The 2017 Legislative session saw the Keizer Chamber, along with many chambers across the state, playing defense. However, working together, we were able to defeat a couple of proposals opposed by our members.
In 2013 lawmakers reduced tax rates for many small businesses. These businesses pay their taxes on the personal income tax returns of their owners at a rate higher than what is paid by larger corporations. These new rates were an attempt to make the field a bit more level.
As the end of the 2017 session drew near, leadership in the Oregon House of Representatives passed a bill that would have again increased taxes on the smallest of these small businesses. The Keizer Chamber worked with chambers throughout the state and while the bill passed in the House. We were able to stop it in the Oregon Senate and protect these small businesses.
Oregon currently has a cap on awards for non-economic damages resulting from lawsuits. These are the damages that are paid after all of the economic damages including lost wages and medical bills are paid. Currently, the cap is $500,000 which is higher than California. Some lawmakers attempted to remove these caps and members of the Keizer Chamber were concerned. By the time session ended, working with a larger group, we were able to stop this legislation.
A special thanks goes out to our representatives at the Capitol. Senator Kim Thatcher and Representative Bill Post were great on both of these issues. Senator Thatcher was a tireless champion for small business in the liability reform debate and Rep. Post worked hard to defeat the small business tax increase.
The 2018 short session and the upcoming 2018 general election will be important and we will keep working for small business.
The Keizer Chamber of Commerce remains very involved with the Keizer City Council. We were recently asked to weigh in on upcoming changes to the sign code and we are part of the process looking at expanding the city’s urban growth boundary. We were also able to stop a proposed assessment for “public amenities” which was slated to be charged to businesses remodeling or building.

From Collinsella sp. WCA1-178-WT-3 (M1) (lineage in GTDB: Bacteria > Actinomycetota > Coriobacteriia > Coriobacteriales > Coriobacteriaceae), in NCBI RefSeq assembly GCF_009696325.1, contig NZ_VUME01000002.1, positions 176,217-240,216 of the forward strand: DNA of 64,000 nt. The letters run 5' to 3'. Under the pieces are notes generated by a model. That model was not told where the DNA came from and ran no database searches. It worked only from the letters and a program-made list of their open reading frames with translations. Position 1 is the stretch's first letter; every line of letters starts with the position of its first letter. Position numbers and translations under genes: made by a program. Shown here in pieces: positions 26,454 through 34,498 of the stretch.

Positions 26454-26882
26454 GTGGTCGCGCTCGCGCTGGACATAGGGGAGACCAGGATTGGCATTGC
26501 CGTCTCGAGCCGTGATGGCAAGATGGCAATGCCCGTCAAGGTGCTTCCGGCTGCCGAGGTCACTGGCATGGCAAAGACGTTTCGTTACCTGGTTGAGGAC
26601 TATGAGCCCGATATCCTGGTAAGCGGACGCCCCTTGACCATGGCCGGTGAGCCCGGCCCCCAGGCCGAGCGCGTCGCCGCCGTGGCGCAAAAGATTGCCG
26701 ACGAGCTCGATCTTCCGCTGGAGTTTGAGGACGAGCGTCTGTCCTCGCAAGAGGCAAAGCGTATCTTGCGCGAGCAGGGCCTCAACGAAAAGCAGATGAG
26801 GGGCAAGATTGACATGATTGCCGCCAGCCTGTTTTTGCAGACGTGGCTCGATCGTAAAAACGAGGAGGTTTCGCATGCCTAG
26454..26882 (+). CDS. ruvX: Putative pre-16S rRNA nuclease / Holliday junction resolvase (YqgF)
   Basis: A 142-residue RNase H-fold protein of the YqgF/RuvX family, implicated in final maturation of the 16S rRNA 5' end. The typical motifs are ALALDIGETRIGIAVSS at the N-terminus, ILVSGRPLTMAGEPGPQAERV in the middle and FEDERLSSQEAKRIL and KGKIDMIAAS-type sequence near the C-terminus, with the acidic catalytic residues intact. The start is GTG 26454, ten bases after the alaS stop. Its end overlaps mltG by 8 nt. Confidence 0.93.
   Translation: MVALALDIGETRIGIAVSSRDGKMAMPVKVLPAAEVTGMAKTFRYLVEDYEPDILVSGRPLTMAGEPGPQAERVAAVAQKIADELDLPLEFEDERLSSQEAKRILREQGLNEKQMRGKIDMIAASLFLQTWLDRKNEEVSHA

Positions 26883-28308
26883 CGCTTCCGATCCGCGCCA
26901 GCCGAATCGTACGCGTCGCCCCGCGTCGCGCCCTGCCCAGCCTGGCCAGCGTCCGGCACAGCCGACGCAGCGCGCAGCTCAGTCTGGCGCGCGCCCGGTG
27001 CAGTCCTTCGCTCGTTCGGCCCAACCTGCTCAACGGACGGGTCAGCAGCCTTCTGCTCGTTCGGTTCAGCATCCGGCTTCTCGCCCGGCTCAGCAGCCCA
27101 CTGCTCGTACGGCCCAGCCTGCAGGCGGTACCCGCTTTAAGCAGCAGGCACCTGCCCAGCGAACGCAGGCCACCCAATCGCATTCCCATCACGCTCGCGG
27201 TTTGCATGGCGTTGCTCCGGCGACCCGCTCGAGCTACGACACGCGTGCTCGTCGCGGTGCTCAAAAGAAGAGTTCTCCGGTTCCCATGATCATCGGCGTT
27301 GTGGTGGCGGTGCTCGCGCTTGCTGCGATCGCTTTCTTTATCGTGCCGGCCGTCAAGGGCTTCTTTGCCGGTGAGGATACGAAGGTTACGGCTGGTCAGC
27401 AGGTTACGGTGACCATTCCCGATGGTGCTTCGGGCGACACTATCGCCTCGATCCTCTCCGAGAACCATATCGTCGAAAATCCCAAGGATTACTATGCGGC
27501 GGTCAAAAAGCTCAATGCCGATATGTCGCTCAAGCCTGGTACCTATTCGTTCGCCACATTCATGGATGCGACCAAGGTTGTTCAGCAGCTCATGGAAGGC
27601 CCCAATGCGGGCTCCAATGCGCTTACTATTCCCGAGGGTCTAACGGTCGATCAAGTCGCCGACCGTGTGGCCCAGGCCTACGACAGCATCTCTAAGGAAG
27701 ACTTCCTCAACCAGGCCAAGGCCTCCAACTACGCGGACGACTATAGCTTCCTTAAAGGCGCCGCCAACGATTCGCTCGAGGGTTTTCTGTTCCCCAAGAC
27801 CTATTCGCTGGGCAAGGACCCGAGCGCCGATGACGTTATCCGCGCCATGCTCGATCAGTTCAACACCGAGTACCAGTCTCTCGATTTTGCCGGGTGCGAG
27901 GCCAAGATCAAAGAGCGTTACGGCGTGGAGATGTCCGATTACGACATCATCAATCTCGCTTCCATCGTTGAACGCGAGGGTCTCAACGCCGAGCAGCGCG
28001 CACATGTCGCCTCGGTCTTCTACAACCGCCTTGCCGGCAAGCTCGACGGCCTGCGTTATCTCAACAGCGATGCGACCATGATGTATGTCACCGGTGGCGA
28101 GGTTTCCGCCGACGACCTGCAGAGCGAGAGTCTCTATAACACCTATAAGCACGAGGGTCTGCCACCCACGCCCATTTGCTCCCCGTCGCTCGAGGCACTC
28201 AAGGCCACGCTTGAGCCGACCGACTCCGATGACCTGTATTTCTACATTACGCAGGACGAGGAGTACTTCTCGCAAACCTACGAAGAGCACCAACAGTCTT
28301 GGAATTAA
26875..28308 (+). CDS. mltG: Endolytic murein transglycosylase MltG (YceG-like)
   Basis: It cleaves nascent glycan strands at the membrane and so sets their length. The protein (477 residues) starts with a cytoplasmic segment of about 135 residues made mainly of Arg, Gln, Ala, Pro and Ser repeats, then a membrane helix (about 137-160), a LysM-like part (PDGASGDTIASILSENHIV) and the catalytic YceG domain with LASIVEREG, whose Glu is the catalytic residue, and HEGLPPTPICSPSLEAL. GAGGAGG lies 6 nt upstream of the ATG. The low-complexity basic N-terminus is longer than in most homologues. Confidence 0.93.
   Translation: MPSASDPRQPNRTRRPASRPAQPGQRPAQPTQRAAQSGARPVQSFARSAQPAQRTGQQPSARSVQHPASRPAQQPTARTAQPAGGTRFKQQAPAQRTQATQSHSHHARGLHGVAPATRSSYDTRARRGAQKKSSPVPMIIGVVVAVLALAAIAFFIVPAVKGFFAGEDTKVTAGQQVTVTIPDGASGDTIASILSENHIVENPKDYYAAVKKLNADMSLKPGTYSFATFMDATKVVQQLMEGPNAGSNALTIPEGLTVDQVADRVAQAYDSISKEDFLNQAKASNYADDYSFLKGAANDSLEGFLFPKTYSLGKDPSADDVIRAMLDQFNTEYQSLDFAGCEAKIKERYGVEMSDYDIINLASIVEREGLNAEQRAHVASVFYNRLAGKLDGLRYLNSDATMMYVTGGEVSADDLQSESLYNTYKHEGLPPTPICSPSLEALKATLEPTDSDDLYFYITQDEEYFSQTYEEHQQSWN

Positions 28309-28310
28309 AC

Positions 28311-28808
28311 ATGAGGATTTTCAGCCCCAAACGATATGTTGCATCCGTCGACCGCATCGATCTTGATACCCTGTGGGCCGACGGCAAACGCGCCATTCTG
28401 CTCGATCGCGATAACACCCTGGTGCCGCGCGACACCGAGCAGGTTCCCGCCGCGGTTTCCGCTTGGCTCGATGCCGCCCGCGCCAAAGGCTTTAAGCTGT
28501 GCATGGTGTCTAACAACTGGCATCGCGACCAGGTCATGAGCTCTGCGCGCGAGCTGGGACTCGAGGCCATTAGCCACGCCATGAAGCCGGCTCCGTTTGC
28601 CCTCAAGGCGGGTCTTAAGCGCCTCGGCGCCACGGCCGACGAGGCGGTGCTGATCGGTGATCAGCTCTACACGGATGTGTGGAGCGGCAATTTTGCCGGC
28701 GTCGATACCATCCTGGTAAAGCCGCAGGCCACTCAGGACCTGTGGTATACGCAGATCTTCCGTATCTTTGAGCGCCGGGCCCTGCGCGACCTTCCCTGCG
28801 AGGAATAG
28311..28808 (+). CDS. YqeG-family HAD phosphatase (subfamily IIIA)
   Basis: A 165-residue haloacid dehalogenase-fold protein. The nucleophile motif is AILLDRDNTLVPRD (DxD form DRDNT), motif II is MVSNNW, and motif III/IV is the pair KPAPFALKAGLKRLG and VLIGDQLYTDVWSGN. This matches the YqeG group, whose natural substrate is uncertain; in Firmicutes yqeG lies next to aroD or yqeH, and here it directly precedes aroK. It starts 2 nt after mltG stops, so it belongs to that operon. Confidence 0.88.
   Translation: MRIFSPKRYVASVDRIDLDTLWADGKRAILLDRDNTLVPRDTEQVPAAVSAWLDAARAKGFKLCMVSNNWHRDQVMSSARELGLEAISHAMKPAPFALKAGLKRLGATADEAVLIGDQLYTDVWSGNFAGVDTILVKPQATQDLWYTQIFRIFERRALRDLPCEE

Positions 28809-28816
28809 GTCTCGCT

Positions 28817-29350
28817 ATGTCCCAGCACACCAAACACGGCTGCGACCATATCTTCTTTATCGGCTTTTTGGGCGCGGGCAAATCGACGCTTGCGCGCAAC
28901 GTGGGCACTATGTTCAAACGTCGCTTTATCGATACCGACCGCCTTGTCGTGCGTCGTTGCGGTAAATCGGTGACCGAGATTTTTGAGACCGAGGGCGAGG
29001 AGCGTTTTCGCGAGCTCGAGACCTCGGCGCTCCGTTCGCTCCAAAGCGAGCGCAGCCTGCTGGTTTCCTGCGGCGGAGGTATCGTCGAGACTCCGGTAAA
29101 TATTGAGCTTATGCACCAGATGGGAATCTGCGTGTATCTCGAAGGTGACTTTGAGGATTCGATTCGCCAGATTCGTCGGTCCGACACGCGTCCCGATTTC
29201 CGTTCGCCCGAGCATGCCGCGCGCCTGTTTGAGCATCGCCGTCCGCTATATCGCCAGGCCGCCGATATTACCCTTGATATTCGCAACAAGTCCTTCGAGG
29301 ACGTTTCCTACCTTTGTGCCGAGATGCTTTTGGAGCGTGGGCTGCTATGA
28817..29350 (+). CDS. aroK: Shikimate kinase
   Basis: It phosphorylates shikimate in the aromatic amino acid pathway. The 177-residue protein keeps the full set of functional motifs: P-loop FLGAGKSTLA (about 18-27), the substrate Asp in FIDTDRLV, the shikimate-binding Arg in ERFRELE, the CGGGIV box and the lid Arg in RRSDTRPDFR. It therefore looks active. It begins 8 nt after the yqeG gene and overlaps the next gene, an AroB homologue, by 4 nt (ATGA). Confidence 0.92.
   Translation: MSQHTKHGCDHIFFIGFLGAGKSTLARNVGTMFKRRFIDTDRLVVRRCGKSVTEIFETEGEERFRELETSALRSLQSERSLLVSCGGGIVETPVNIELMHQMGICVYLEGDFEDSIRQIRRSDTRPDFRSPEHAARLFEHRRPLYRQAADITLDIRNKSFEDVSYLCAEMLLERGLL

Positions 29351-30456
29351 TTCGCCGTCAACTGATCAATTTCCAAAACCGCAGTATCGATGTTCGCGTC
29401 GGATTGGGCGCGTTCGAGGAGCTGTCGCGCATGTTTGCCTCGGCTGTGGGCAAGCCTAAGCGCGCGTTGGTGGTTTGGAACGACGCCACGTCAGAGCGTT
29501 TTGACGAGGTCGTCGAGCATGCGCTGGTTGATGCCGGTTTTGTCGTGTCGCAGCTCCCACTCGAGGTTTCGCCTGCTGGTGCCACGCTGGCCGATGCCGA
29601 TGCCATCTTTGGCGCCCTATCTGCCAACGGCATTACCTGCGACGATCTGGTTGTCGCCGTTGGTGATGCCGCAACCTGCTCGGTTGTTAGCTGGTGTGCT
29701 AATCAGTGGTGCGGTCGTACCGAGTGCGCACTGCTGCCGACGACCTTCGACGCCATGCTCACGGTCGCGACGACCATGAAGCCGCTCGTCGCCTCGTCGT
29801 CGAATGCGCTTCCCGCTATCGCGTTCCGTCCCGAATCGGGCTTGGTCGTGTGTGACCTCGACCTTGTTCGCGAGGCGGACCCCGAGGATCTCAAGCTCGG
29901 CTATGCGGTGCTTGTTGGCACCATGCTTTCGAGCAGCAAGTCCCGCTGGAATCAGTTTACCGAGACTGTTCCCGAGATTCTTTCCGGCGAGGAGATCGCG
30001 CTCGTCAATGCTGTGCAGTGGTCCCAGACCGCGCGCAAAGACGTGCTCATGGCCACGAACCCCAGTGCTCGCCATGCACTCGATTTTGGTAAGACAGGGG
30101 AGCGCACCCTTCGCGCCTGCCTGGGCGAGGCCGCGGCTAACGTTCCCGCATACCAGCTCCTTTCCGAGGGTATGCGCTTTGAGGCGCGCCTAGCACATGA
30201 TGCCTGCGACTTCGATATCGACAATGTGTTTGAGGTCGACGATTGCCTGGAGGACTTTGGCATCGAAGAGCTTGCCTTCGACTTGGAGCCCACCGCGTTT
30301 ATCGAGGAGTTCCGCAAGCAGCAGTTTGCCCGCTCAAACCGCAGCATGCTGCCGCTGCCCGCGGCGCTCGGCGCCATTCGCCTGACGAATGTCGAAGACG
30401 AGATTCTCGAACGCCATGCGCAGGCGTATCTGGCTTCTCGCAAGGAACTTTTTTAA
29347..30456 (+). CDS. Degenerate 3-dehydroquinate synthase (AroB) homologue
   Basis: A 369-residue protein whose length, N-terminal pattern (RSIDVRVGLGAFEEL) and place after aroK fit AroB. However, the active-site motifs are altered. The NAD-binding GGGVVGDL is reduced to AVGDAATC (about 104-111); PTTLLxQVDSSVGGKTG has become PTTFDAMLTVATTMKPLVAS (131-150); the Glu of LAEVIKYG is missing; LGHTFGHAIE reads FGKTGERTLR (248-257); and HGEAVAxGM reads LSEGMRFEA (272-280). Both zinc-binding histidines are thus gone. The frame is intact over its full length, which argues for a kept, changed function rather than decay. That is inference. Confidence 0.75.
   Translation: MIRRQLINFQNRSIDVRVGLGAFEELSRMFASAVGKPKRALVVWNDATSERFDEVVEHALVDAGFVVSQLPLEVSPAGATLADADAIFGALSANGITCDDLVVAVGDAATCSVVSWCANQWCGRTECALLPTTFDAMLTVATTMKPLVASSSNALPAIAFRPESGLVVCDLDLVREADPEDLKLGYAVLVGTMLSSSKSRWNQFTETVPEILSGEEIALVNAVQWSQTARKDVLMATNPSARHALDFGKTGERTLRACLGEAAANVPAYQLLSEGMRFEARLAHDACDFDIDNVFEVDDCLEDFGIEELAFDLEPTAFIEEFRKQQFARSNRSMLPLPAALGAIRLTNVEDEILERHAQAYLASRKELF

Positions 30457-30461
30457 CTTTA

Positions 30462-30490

The Chamber remains involved with the City as changes to the sign code are working through the process. We met with city staff as the proposal was being developed and worked with the Keizer Planning Commission on some changes. While there are still some parts of the proposal on which we are not sold, we are working with the City Council, who has the ultimate say, on improvements.
Urban Growth Boundary
The City of Keizer is required to keep a certain amount of buildable land available inside its Urban Growth Boundary. This is more complicated for us than other cities as we share an urban growth boundary with Salem. The Keizer Chamber is currently working with the City on possible changes to the boundary.
The city recently proposed a 1 percent public amenities requirement on business remodels or new construction. Many members of the Chamber were not very excited about the proposal and we stopped it at City Council. We are now working to engage the community as a whole in a conversation about what, if any, changes or improvements they would like to see for the River Road area and how we might get there. We will be hosting a community forum on this topic after the first of the year.